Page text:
Homecoming breathalyzers irk Smyrna parents Jerry Smith , The News Journal
Tina Vass couldn’t believe it when her son told her a breathalyzer test was being administered to every student walking into the Smyrna High School homecoming dance.
Like many parents, it was the first she had heard of the practice of giving mandatory breathalyzer tests before homecoming festivities and prom.
“I didn’t know about it until after the fact,” said Vass, who has lived in Smyrna for 10 years. “It’s not the fact that they did it that makes me angry. It’s the fact that they didn’t notify the parents.”
Even the police can’t give a mandatory breathalyzers ! Sure the drive can refuse and suffer legal consequences. However, the police must have some sense of probable cause.
Smyrna School Superintendent Deborah Wicks defended the right for the district to continue the long-standing practice that was started in 1994 in response to a Mothers Against Drunk Driving (MADD) initiative, saying it continues to be a way to keep the students safe.
“We believe it has saved lives,” said Wicks, who has been in the district since the tests were started. “It’s been a good practice, and we’ll continue to do it for the public good.”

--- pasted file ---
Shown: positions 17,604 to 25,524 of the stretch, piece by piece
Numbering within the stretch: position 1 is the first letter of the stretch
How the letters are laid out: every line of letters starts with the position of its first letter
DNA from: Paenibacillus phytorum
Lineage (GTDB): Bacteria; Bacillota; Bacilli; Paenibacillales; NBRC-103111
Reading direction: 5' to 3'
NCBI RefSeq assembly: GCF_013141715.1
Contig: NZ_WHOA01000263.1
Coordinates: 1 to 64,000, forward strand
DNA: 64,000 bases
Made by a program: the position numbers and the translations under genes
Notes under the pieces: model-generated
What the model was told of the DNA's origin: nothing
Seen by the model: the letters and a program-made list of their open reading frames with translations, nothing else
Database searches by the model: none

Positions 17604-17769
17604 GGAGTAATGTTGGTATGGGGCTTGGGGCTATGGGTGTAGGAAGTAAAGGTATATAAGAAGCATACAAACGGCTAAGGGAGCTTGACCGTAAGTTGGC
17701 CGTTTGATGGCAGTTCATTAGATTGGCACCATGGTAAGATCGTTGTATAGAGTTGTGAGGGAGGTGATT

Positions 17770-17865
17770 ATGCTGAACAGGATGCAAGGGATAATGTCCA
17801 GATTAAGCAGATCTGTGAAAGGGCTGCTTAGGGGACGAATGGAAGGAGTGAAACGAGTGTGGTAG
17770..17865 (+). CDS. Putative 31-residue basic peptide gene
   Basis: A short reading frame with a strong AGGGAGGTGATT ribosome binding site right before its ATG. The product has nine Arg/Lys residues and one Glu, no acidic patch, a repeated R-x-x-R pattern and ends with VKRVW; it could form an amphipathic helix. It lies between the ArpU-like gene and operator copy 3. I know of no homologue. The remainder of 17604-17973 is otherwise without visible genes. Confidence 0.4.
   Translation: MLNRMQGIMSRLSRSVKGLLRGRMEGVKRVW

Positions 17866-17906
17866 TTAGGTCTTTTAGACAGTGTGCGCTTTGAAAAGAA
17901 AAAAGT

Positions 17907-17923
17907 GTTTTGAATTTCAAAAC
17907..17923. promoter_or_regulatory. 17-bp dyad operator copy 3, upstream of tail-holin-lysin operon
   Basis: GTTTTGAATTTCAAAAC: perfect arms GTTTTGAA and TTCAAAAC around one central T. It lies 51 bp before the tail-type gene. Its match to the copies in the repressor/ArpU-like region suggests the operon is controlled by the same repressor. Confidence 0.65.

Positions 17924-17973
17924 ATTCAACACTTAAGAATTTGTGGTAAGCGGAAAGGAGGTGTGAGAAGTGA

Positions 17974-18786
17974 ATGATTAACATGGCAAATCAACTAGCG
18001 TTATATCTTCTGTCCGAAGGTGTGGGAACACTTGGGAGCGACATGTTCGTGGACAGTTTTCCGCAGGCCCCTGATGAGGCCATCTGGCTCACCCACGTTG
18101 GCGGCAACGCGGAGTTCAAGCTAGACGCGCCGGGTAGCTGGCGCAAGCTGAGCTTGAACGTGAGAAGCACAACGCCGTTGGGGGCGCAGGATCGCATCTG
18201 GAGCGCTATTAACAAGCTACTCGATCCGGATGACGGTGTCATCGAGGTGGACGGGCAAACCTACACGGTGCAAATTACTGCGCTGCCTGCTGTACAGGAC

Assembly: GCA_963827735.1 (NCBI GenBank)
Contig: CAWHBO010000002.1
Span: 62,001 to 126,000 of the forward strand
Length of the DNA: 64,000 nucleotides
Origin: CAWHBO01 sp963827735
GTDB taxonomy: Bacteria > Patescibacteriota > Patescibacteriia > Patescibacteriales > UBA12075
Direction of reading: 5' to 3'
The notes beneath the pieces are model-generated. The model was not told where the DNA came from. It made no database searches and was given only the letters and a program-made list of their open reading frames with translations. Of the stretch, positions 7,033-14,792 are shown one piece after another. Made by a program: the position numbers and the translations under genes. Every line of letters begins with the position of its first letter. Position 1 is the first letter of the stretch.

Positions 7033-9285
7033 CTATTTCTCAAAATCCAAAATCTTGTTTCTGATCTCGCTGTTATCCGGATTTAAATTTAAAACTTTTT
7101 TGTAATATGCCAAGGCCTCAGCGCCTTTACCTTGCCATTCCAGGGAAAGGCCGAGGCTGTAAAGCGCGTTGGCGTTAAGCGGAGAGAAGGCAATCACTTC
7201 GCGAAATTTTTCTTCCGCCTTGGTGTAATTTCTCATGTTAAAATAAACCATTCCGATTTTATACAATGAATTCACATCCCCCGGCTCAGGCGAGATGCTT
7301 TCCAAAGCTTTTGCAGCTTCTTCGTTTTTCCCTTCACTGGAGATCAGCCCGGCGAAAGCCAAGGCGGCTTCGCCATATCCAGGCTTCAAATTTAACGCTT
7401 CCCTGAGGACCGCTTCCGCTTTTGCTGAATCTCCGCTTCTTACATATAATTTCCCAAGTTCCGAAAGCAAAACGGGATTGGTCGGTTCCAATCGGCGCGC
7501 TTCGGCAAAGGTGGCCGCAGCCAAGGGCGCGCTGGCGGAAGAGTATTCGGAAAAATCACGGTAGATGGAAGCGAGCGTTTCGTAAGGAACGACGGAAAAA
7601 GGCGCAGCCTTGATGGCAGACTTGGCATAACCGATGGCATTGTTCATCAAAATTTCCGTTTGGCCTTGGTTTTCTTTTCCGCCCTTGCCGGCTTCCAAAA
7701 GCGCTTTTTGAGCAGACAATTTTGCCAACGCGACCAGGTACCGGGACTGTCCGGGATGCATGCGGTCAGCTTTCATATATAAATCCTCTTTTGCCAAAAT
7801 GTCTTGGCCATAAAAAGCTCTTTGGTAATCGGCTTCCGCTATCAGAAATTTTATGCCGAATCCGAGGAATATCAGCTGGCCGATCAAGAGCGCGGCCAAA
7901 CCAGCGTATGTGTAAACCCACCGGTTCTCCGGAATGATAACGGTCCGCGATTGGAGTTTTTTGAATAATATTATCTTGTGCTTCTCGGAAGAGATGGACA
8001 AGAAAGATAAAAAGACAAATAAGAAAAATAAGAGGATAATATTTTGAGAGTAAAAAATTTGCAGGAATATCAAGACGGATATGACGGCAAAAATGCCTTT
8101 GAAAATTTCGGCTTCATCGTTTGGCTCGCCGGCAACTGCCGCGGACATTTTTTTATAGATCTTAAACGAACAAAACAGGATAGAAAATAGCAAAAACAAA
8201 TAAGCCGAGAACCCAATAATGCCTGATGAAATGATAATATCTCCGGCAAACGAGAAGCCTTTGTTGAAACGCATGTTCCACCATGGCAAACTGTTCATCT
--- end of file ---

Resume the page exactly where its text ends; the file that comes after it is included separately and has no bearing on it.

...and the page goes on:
So no matter how parents feel about it Wicks will continue on !
Wicks acknowledged the complaints from the parents who didn’t know about the practice. She said the district could certainly do a better job of getting the word out that a breathalyzer will be given before any student is admitted to homecoming and prom festivities.
What a dip-shit ! WTF ?????? Before any student is admitted to homecoming and prom festivities ???????????????????? Even if they don’t drive or have a car and if their parents brought them??????????
The superintendent said the district is looking into different ways to alert parents. Among those are printing an alert on the tickets themselves, putting a notice on the discipline contract each student must sign at the beginning of the school year and printing a notice in the Messenger newsletter that is distributed three times a year.
“We can certainly do a better job of letting parents know and we will look into that in the future,” she said.